If Nick Foles takes the Eagles to another Super Bowl, we should trade Carson Wentz this offseason.

John David Mercer-USA TODAY Sports

[EDITOR'S NOTE: Promoted from the FanPosts.]

Hopefully I've gotten your attention! #ClickBaitIsFun

After last night's yooge victory over the previously 11-2 Los Angeles Rams to keep our 2018 playoff hopes alive, some of you may be in need of smelling salts this morning. Let me provide them.

WARNING: Parts of this article will be heavily based on statistics. Please cite the specific issues you have if you gripe about them in the comments.

Let me start with a premise that should be obvious to any real football fan (See: Box Score Reader, Not Just A). Carson Wentz is easily the more talented football player of the two. More arm talent. More mobility. Fewer bonehead plays that put the defense in bad spots. Nick Foles is unlikely to ever touch Carson Wentz statistically for an extended period of time. His 27 TD, 2 INT performance in his second season was much more about the league not yet knowing what the hell to do yet with Chip Kelly’s gimmicky tempo. When Wentz is under center, the Eagles are much more likely to get a performance worthy of an MVP candidate than you are one worthy of a backup. If you analyze the quarterbacks by Passer Rating over their career, which QB would you prefer:

QB By Passer Rating

Which one would you want?

In the orange, you will see a VERY inconsistent player who’s rating is trending down in Nick Foles, thanks in large part to that MVP-caliber 2nd season. Conversely, the blue shows a lot less variance in the play of Carson Wentz and you see him trending up, thanks in part to that MVP-caliber 2nd season. You’ll also note that Nick Foles has 8 starts within +/- 20 Rating points of Carson Wentz’s worst career game…31.9 versus the Saints this year. His record over those 8 starts is 1-7, with the lone win an 18-12 game against Atlanta this year. Conversely, Foles has 5 starts that are higher than Wentz's best statistical game (128.3 against Arizona in 2017)...He's 5-0 in those games with the latest coming in the playoffs against Minnesota (the other four were all from #27-2).

To further this thought, we’ll note that Carson Wentz’s average QB Rating in losses is 84.1, compared to 100.2 in wins…a difference of only 16.1 points. Meanwhile, Nick Foles has an average passer rating of 65.4 in losses, compared to 104.4 in wins, a difference of an outcome-defining 39 points! What this tells you is that, when compared to Carson Wentz, Nick Foles is a much larger contributor to losses (19 points) than he is to wins (4 points). In the chart below, you will see that the difference, minimum, and maximum passer ratings for Carson Wentz have improved each season he's been in the pros. Meanwhile, Foles’ inconsistency shines through continually, with him actually being better in his lone loss (Tampa Bay) than in his two wins (Atlanta and LAR) this season.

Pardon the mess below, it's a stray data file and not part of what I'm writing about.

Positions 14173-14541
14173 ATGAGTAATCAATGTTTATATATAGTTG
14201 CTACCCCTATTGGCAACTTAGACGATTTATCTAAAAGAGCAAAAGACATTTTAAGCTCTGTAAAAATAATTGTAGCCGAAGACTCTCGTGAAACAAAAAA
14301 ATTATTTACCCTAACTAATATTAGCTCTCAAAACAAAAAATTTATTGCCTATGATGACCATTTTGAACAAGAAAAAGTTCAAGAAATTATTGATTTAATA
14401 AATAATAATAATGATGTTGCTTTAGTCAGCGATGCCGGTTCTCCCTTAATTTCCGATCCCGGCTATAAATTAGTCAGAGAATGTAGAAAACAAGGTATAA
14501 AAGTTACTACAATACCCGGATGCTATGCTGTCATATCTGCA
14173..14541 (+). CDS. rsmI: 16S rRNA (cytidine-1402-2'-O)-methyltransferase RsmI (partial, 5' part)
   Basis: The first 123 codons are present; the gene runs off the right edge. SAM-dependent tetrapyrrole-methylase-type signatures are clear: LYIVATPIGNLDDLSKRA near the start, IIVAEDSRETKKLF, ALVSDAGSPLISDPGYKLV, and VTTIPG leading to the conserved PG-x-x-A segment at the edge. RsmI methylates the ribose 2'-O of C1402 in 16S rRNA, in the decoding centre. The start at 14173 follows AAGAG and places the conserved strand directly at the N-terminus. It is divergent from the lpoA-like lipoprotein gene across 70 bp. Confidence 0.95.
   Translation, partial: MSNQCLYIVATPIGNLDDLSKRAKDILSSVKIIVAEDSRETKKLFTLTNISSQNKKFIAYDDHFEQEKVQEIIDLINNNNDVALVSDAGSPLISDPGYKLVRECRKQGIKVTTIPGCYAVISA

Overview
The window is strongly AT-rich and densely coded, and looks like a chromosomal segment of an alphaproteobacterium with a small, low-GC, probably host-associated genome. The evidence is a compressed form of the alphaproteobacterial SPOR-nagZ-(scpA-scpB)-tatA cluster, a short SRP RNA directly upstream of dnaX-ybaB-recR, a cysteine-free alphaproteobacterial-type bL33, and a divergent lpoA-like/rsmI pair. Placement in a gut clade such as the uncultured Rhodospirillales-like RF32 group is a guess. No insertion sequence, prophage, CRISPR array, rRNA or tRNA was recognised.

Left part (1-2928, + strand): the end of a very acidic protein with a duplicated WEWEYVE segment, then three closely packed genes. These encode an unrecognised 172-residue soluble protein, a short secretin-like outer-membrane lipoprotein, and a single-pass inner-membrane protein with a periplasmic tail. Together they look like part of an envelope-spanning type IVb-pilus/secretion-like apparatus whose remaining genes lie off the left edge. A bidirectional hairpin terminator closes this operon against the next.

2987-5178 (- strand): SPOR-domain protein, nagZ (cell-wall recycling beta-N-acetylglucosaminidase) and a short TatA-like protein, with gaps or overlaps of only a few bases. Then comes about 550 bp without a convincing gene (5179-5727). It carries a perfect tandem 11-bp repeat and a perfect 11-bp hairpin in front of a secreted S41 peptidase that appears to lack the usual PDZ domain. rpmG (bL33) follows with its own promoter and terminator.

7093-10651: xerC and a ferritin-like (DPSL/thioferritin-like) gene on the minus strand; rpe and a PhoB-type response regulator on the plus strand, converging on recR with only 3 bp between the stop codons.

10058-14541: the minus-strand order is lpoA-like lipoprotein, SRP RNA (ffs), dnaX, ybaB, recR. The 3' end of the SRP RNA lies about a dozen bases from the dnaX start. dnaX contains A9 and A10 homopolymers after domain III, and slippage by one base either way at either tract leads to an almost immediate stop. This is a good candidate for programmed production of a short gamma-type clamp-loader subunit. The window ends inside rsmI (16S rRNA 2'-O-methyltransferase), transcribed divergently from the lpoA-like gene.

Average Passer Rating In Wins And Losses By Season

Average Passer Rating In Wins And Losses By Season


Per NFL's Next-Gen Stats:

When comparing Wentz to Foles

  • His Time To Throw is better (2.66 to 2.85)
  • His Average Completed Air Yards is higher (5.8 to 4.6)
  • His Intended Air Yards is higher (7.8 to 7.5)
  • His Aggresiveness Percentage is higher (16.2% to 15%)
  • His Air Yards to the Sticks is higher (-1.1 to -2.3)
  • His Completion Percentage Above Expectation is lower (3.2 to 3.8)

What does this all this mean? In 2018, Carson Wentz throws the ball faster, presses the ball more aggressively (tight windows), purposefully and intentionally throws the ball deeper and closer to the sticks, and still completes a higher percentage of his passes. Now, due to this only being the 3rd start for Foles this year, it’s obviously an extremely small sample size which makes outliers much more impactful to the data. However, in listening to the descriptions of these two quarterbacks from some of Foles' biggest fans, the data flies in the face of what we feel like we see, doesn’t it? That’s because when we see players like Foles wind up and take a deep shot to a leaping Alshon Jeffery or throw an absolute dime to the back of the end zone for a TD to a UDFA RB Corey Clement in the Superbowl, it burns an image into your mind. It’s the same image we have of Tom Brady being an amazing downfield passer despite him being a completely horizontal game manager for most of his career (Look up his stats without a credible deep threat). Or maybe of Troy Aikman being this gunslinger when he was really just a game manager behind one of the best offensive lines with the all-time leading rusher in the backfield. Or of Brett Favre completely giving away games in the playoffs with his interceptions (6 of his 8 postseason losses, he was 1:1 or worse TD’s:INTs). These players make you feel like they’ve done more than they really did because of an insane amount of winning and/or memorable plays.